the behavior of costs

Costs are funds consumed by your business in the production and distribution of your craft widgets. Sometimes we refer to costs as expenses. In laymen's terms they are interchangeable. Different kinds of costs behave differently over time, and it is important for you as an arts and crafts professional to understand a little about how different costs impact your bottom line.

Direct costs are those that vary with the level of production; another name for them is variable costs. If you make no craft widgets, you incur no direct costs. This happens when you are on vacation or at a show. Once you set foot in your studio, though, the meter starts running on direct costs. They include your materials used in the production process, supplies consumed in production, energy (if that's a significant component) and wear and tear on your tools and equipment. Cheerful but clumsy production helpers in the form of contract workers or employees are considered direct costs. Direct costs, since they vary with the level of production, are also known as product costs -- they attach themselves to the widgets you're producing -- and are generally shown above the gross profit line on your financial statements. In our continuing example of Crafts R Us direct costs are fifty per cent of revenue. It's easy to calculate or forecast direct costs: fifty per cent of nothing is still nothing, while fifty per cent of a million bucks is half a million bucks. As long as you focus on keeping that fifty per cent margin intact, direct costs will take care of themselves.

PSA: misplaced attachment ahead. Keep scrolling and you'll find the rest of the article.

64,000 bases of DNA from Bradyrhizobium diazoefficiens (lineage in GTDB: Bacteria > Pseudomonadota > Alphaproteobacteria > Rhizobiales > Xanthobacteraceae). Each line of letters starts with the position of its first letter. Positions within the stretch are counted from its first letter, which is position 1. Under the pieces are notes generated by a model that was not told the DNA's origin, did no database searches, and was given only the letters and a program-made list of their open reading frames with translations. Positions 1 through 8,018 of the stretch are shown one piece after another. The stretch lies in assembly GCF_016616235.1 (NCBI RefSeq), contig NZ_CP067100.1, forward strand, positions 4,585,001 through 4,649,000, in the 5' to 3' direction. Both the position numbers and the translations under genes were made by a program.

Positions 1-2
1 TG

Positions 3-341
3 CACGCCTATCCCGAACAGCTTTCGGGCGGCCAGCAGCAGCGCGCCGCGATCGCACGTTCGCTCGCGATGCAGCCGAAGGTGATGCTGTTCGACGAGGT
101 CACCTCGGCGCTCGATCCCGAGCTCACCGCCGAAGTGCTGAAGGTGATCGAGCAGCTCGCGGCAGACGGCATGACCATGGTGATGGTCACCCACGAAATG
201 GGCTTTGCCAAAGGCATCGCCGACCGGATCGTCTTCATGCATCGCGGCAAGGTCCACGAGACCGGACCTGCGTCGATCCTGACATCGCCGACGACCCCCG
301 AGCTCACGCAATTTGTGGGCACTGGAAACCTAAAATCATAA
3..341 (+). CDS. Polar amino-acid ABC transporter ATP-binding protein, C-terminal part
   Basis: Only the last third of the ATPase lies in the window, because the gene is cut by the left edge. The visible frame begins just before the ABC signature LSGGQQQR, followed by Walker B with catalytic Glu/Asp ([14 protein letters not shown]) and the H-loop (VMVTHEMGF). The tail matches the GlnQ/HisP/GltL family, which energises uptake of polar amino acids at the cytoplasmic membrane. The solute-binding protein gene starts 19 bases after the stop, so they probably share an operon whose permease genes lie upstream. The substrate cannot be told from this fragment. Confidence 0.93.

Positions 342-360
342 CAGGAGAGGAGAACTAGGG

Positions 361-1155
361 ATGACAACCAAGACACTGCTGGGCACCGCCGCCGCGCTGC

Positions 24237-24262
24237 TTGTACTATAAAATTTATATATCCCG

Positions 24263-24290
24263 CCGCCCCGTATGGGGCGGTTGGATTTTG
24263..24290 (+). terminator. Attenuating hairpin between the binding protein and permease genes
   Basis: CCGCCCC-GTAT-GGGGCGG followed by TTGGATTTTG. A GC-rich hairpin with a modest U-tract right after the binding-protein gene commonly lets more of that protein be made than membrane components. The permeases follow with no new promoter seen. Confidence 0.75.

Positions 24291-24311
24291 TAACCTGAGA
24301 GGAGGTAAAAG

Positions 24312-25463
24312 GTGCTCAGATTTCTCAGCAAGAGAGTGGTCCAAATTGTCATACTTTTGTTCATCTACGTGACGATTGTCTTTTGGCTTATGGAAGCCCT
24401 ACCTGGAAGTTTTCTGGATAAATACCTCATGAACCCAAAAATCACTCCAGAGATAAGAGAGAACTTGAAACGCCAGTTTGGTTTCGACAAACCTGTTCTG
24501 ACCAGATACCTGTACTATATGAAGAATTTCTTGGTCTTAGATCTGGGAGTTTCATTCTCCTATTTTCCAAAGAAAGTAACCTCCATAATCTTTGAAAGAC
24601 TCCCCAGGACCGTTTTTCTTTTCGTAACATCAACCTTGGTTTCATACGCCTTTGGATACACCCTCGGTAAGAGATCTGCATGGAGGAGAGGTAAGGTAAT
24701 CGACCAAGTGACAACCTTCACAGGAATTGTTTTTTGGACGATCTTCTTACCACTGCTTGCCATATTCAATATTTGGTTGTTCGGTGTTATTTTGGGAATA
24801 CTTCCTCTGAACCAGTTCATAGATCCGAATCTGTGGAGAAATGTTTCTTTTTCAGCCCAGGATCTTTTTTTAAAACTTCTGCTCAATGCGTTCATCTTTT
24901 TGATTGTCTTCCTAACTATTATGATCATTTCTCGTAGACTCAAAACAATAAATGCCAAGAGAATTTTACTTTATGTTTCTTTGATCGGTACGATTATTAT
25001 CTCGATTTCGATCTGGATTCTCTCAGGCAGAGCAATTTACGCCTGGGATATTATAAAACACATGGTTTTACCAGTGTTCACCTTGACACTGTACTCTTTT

The next kind of costs to consider are fixed costs. They tend to be recurring costs that have nothing to do with production. They are also referred to as period costs, or overheads. Whether you're on the beach or at the show, these kinds of costs continue to pile up and consume your gross profit margin. They require constant vigilance to keep them in line -- see the FACQ on Cost Reductions. You can't avoid them, but you can control them. Examples include rent on your studio, office workers, telephone and utilities, office supplies, insurance, etc.

A hybrid kind of cost is the step variable cost. In the typical studio situation these are almost always people costs. They arise when you move your production level to a new plateau, either higher or lower. Let's say that you score bigtime at the show -- Coldwater Creek wants your craft widgets on the cover of their catalog. Not only are you going to be hiring more production workers to make those widgets (direct costs), but you are probably going to have to hire more staff to handle the warehousing and shipping of those widgets. And when the catalog hits, you'll need more folks in the office to handle the huge number of calls from customers who saw your widgets in the catalog, but want one in a different color. And don't forget the incremental changes in your toilet paper consumption when budgeting these step variable costs! Shows, retail fairs or trade shows, are another example of step variable costs. You decide how many and which shows at which to exhibit. Hopefully they provide incremental revenues to grow your business.

So why do you need to know about the different flavors of costs that go into the makeup of your profit and loss statement? So that you can plan and budget more effectively, making you that much more efficient as a manager or business person. With this understanding, you now have the tools to make your move up or down the mountain that much more manageable and profitable -- both of which will help make that next trip to the beach more enjoyable.

   
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